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HomepageInformation CentreMental Health Issues in Children › Attention Deficit Hyperactivity Disorder - ADHD

Attention Deficit Hyperactivity Disorder - ADHD

             ADHD in children

Attention Deficit Hyperactivity Disorder, ADHD, is a condition that is becoming more and more common among children today.  One in twenty children in the UK is now thought to suffer from this condition and there has been a 500% increase in the number of prescriptions written for ADHD since 1991.
While it’s not fully understood what causes ADHD, it is thought that delayed development of the prefrontal cortex of the brain and accelerated development of the motor cortex area is one of the factors.  Alongside this, it is thought that kids with ADHD have lower levels of a neurotransmitter called dopamine which is the chemical responsible for attention, motivation and reward seeking behaviour.
More and more studies are implicating diet and lack of certain nutrients as playing a key role in improving symptoms of ADHD. For example, a study on over 800 children with this condition found that supplementing with essential fats (omega3&6) as well as zinc and magnesium over a twelve week period decreased symptoms of ADHD in addition to decreasing emotional problems and sleeping disorders.

Causes and Treatment of ADHD in Children

1. Sugar.

Increased intake of sugar correlates directly with an increase in aggressive and restless behaviour.  Children with ADHD are thought to be more prone to hypoglycaemia which means that they don’t handle sugar as well as their peers. Other studies show that they may eat more sugar than average.  Remove high sugar foods like fizzy drinks, juices, chocolate, sweets, and low fibre foods to reduce sugar intake.

2. Food Additives. 

More and more research is showing that additives like tartrazine and sodium benzoate exacerbate the symptoms of ADHD.   The best   way to avoid these is to eat a diet that is as unprocessed as possible.

3. Avoid Allergens. 

It’s thought that intolerance or allergies to food play a key role in ADHD symptoms.  One study has shown that hyperactive kids are seven times more likely than other kids to have food allergies.  Getting an allergy test done is the best way to determine if this is an issue for your child.

4. Lack of essential fats especially omega 3. 

Sixty percent of the dry matter in the human brain is made up of fats.  Essential fats like omega 3 allow the membranes of the brain cells to remain flexible, allowing nutrients and chemical messages into the cell and toxins to exit.  A high omega 3 diet has been shown to reduce aggression and improve concentration in kids.  Symptoms of omega 3 deficiency are dry skin, thirst, asthma and eczema.  Foods that are rich in omega 3 are oily fish like salmon, mackerel, sardines, herring and fresh tuna.  Plant foods like walnuts, pumpkin seeds and flaxseed are also high in omega 3, although this form of omega 3 is not absorbed as well as the fish form of omega 3.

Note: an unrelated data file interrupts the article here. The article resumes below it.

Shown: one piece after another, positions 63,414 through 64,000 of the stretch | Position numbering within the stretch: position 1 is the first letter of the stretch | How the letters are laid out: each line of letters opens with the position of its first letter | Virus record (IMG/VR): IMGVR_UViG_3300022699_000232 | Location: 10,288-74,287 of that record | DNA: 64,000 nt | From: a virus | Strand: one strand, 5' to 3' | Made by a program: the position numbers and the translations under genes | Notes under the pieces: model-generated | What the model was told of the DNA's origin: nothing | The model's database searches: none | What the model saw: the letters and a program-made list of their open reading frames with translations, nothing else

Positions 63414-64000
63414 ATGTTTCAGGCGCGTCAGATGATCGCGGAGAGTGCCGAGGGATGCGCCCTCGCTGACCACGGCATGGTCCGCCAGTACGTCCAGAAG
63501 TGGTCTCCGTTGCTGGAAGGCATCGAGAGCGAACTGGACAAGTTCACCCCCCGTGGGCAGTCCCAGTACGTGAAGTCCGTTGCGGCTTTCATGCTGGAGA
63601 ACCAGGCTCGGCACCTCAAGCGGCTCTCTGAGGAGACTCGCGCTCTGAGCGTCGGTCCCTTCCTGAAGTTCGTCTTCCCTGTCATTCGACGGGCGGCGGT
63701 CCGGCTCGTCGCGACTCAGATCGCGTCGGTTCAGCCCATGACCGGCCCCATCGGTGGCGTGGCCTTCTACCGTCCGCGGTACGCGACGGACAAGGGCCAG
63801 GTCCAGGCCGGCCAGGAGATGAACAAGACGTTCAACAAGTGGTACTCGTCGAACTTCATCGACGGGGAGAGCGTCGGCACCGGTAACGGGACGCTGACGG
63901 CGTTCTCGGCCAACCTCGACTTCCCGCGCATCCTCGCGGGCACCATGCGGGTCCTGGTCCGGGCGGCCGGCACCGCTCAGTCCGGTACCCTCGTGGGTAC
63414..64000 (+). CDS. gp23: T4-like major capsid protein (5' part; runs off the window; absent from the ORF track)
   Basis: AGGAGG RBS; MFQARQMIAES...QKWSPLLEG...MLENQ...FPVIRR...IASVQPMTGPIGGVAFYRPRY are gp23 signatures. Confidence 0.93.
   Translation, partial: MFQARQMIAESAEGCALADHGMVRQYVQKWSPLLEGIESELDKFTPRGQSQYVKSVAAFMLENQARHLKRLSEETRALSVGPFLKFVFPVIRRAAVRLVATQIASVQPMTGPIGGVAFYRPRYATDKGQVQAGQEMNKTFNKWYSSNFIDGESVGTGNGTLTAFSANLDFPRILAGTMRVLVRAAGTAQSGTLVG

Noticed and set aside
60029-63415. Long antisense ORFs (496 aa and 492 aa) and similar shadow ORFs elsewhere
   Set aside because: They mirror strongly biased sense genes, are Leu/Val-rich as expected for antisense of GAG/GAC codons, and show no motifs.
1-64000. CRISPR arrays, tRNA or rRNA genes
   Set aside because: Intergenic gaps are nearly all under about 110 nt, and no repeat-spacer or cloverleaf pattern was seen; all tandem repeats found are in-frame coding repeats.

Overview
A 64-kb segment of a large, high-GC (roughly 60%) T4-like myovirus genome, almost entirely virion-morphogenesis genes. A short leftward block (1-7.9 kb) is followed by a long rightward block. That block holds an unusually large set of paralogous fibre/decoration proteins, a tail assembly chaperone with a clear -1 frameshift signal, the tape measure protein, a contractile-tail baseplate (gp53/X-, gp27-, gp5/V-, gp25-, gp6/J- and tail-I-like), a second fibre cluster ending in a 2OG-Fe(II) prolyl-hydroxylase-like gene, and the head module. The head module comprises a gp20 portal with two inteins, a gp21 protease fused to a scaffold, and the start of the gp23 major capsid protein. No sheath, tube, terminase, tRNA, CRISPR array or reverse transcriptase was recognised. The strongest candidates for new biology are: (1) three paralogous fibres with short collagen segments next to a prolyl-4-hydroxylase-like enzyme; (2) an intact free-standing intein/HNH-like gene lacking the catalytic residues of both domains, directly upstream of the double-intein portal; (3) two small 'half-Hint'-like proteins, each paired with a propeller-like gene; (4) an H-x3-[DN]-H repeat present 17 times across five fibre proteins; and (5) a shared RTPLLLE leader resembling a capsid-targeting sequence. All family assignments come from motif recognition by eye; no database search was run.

5. Gut health.

A poorly functioning digestive system is a common factor in cases of ADHD.  If your child has symptoms such as constipation, diarrhoea, bloating, gas or tummy aches, it’s likely that all is not right in the gut.  Removing sugar from the diet, taking a probiotic supplement and eating a diet that is rich in fruit, vegetables and fibre from grains and legumes will help with this.

6. Heavy Metal Toxicity.

Residues of heavy metals like lead or copper can be a factor in ADHD.  Tests like Hair Mineral Analysis or a urine test can help to confirm this.

7. Nutrient Deficiency.

Lack of many nutrients including B vitamins, copper, iron, iodine, magnesium and potassium can contribute to this.  However, zinc and magnesium are the most common.  Foods that are rich in zinc are red meat, pumpkin seeds, mushrooms, wheat-germ and sesame seeds.  Magnesium rich foods are nuts, seeds, green leafy vegetables and wholegrains like oats and brown rice.

8. One final point

Although not food related, a factor in kids with ADD who are not hyperactive is that they often have recurring ear infections or otitis media.  This is believed to be a factor, possibly because of the number of antibiotics that they have to take.  Improving the diet to boost the immune system and testing for food intolerances may help this aspect.


Must Do’s for Children with Eczema

1.   Identify any food allergies either by testing or using the elimination diet
2.  Remove sugar from the diet and follow a blood sugar balancing diet (see Blood Sugar article)
3.  Include omega 3 rich foods daily or an omega 3 supplement
4.  Remove any foods that contain additives and replace with an unprocessed,wholefood diet
5.  Add zinc rich foods daily.  Pumpkin seeds with dried fruit or chopped brazil nuts in oatmeal are good ways to ensure this.

Recipes for Children  with ADHD.

1.  Summer Berry Smoothie

2.  Spicy Fish Balls

3.  Salmon and Mango Salsa

4.  Broccoli Soup

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Michelle R., Waterford


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